Five @ Five: with Nandi Dlepu.

Described “as an entrepreneur, mother and connector of people” by Glamour Magazine, as “someone who likes to create really cool sh*t, but cool sh*t that impacts people positively” by Hello ambassador and “as a trendsetting individual that is leading and shaping contemporary culture” by Lampost. It is undeniable that Nandi Dlepu is a mover and a shaker.

She is a creative force and the founder of a creative agency, Mamakashaka, that has all the brands that she either founded or co-founded; from Bloom Org, a community of creative women conferences, talks & masterclasses. Feel Good Series, which is a series of experiences celebrating & showcasing upcoming artists. Pantone Sundays, a color themed fashion experience and UMI – Our Music Festival, the umi of Feel Good Series and a creative fun house of music and culture. If this isn’t cool sh*t, then I don’t know what is. Here’s this week Five @ Five;

1. How would you describe yourself in three words and the work that you do in three words?

I’d describe myself as creative, strategic and passionate and my work or business as inspired, empowering and entertaining. In starting my business I was very conscious about the foundation or all the boxes the brands I created had to tick. This extends well into the client work we take on. 

2. You are a household name and Mamakashaka is a thriving agency, how do you do it?

A household name? You flatter me. I’m yet to fully comprehend the reach and impact of our efforts. For the most part I live in my own world and even though I’m strategic I work a lot from a place of inspiration and passion. I just believe good work and good deeds travel.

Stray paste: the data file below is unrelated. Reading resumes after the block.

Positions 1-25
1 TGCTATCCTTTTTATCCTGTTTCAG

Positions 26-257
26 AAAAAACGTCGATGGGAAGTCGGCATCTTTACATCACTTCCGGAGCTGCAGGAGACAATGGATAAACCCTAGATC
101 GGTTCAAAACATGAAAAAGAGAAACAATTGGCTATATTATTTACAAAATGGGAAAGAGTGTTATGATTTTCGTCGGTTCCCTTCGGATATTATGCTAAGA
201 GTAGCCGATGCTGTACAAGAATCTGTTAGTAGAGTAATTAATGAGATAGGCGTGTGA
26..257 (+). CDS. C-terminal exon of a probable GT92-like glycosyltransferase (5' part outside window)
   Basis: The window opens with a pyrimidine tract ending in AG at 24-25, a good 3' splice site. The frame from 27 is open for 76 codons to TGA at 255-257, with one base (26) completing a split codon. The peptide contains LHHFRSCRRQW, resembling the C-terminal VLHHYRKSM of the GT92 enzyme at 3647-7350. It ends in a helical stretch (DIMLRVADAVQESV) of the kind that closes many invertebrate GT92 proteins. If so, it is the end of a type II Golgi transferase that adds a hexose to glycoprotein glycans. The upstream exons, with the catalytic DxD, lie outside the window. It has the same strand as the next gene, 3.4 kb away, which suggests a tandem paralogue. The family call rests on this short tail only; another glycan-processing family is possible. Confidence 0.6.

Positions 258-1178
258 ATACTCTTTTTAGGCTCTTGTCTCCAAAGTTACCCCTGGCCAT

3. How do you find the balance between all the projects that run under the agency?

Honestly, it’s challenging. I check in on the performance, intentions and sustainability of our brands regularly. I pray on attracting the support thats needed often and I try exercise the courage to lean on others and ask for help. On the agency side of the business which is the client work I do (mainly ideation, strategy and curation) I’ve come to grasp my cap better and always endeavor to keep my client pool small but quality.

4. How hard was it for you as a black woman to get where you are in your career?

I have felt challenged and excluded as a result of being black, being a woman, being both but for some reason that question is hard for me to respond to. I know and recognize the violence and biases directed at me and I am angered, sometimes fearful and hurt by them but I suppose I look at being a black woman, being myself as being such a blessing that a lot of how I move is inspired by how glorious I am, how glorious all black women are. That glory has worked in and for me despite the bs.

5. What would you tell a young black girl navigating the creative entrepreneurship industry with no formal guidance?

Assuming she has access to data, I would tell her to explore her interests widely and with fervor and assuming she has “disposable” income, I would urger her to travel. I would encourage her to cultivate a meaningful and nurturing relationship with herself and then others and I’d challenge her to exercise her intuition, her creativity and courage daily.

I will close off this article but saying the last question was me asking for “a friend.” I nodded my head from the word ‘assuming’ to ‘daily.’

I am passionate about telling my stories as a mother, a woman, a black woman, a South African, an African, a creative, a friend, a sister and as a human being. – Nandi Dlepu

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